After all, this is a car that not even its makers will tell us the planned sales figures for, less any shortcoming damn the project with the tag of being a failure. All we know is that the company expects to take a “significant share” of the estimated 160,000 electrified vehicle sales this year. Quite what this means in real numbers nobody is saying, beyond the firm assertion that the project will be “profitable” from day one.
But even BMW admits that profitable can be spun; the money poured in to carbonfibre technology, for instance, can be spread across all manner of future projects, as the material gets more widely used in BMW’s range. Likewise the electric motor technology, which is destined for a wide range of vehicles, including an upcoming electric scooter confirmed today. In other words, the numbers can be maneuvered to tell a story.
My belief is that the BMW i3 won’t be remembered as a car that changed automotive history, but that it will play a significant part in it. It’s not the first mass-produced electric car on sale, nor ground-breaking in any single technology, but the sum of its parts do add up to something quite special and, yes, quite desirable. And (Nissan Leaf fans look away now) that’s not necessarily something we’ve been able to say before. On those terms, the i3 really is particularly noteworthy.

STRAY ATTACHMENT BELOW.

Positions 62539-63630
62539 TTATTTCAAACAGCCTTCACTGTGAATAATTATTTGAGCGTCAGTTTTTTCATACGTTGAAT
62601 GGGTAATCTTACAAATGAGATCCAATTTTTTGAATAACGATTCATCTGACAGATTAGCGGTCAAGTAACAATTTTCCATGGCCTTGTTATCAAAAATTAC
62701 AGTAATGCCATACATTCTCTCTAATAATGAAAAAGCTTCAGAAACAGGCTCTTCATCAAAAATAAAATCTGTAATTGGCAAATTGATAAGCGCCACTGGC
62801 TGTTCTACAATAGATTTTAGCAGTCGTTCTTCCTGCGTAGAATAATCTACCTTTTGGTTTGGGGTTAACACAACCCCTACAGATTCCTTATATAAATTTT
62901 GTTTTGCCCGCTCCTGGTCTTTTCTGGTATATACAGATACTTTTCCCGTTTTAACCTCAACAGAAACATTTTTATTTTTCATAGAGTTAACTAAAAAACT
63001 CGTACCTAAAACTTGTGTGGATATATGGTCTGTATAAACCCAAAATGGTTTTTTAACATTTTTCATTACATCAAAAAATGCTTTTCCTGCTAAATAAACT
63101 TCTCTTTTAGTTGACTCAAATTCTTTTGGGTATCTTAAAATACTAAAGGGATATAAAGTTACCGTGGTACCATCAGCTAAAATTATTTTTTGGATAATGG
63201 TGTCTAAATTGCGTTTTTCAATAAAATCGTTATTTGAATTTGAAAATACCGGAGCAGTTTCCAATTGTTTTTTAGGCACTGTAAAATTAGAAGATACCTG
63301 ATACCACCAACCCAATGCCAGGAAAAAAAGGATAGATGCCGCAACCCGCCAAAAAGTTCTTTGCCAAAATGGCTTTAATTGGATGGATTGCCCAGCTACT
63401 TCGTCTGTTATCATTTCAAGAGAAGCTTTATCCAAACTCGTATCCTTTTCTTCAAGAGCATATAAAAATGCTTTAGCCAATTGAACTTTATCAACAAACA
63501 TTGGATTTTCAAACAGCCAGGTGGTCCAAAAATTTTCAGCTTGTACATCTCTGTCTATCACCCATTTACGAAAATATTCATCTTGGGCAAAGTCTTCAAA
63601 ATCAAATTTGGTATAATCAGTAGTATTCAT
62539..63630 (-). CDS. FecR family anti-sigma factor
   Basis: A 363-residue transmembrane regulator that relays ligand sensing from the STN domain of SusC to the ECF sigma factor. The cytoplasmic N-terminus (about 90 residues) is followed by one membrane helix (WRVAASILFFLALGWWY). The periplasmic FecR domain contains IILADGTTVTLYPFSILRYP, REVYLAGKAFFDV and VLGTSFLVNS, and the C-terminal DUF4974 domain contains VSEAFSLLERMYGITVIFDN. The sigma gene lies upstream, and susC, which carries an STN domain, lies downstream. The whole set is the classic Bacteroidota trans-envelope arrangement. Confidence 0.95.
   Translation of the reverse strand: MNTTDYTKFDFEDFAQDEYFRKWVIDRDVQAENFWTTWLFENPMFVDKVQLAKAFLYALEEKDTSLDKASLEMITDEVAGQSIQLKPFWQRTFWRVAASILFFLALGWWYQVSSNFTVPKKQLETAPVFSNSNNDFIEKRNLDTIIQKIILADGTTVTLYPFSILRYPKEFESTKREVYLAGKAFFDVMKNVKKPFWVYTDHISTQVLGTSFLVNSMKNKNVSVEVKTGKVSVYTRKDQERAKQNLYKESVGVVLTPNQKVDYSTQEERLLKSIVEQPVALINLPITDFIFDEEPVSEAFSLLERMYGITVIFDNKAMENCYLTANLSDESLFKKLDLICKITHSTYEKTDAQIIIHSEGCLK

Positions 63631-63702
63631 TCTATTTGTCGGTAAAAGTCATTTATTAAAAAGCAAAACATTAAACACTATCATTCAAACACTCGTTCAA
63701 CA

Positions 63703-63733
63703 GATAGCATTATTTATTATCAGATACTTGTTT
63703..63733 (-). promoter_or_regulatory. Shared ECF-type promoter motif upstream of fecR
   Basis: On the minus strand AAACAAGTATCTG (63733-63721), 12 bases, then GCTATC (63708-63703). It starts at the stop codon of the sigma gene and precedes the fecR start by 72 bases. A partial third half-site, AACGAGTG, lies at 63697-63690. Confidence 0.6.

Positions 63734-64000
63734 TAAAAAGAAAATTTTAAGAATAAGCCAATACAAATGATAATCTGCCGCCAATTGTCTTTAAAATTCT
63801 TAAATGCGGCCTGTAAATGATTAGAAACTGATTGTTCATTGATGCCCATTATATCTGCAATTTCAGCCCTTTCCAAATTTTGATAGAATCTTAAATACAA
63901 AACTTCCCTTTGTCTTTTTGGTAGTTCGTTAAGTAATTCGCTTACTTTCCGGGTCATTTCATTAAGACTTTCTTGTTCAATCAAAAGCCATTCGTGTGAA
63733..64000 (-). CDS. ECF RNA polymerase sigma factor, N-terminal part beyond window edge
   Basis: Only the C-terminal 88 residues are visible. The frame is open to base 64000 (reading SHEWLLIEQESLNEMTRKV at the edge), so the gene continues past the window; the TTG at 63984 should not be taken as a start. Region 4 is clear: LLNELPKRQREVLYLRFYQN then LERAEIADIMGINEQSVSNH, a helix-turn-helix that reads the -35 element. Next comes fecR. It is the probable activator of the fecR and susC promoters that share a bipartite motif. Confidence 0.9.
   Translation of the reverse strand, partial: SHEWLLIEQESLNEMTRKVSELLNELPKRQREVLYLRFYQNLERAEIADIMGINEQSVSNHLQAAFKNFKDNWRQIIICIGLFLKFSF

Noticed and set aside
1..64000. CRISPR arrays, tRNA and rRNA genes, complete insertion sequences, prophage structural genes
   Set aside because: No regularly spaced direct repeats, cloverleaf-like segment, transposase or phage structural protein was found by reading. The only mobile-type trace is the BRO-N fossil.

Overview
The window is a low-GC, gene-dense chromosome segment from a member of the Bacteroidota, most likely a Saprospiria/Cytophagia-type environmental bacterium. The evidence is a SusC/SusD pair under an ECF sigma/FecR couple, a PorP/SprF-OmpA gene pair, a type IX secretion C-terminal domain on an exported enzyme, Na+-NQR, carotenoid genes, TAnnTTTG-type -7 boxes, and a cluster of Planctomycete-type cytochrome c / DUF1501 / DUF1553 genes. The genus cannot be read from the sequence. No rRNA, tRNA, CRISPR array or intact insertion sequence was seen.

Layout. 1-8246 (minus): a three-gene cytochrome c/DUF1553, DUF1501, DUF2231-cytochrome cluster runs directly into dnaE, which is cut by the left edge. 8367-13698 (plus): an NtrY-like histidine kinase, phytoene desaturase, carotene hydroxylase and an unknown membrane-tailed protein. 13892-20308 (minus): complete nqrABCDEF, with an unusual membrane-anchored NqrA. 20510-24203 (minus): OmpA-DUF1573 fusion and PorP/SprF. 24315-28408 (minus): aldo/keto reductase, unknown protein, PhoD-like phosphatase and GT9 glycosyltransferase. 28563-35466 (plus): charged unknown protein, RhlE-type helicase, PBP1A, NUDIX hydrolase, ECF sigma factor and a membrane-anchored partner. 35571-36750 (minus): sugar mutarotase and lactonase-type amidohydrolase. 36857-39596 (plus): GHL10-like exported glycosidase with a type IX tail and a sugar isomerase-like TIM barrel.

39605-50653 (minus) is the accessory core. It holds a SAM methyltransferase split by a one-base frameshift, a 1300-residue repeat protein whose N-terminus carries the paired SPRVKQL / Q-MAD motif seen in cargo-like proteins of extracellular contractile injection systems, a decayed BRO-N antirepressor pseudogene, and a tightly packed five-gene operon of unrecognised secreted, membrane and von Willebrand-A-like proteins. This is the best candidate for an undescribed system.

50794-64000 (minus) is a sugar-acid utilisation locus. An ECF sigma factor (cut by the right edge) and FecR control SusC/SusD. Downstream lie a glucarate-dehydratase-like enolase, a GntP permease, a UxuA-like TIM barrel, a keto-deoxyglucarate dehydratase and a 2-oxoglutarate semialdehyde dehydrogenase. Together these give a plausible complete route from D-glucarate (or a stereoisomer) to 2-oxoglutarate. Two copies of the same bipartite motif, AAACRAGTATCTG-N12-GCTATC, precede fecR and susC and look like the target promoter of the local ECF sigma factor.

Fact is, electrified cars are coming. Emissions targets, government pressure and so on are all adding up to making it an inevitability. Big cities (or megacities as BMW likes to call them) will be where the movement starts, because that’s where the biggest benefits can be enjoyed. And that’s exactly the natural habitat of the i3.
Hyperbole or not, BMW’s bigwigs can go to bed tonight certain that they have stolen a march on their opposition. I suspect it’s a question of how long their bold step will take to pay back, as opposed to whether it will. But I also suspect many of Autocar’s notoriously electric-sceptic commentors may disagree…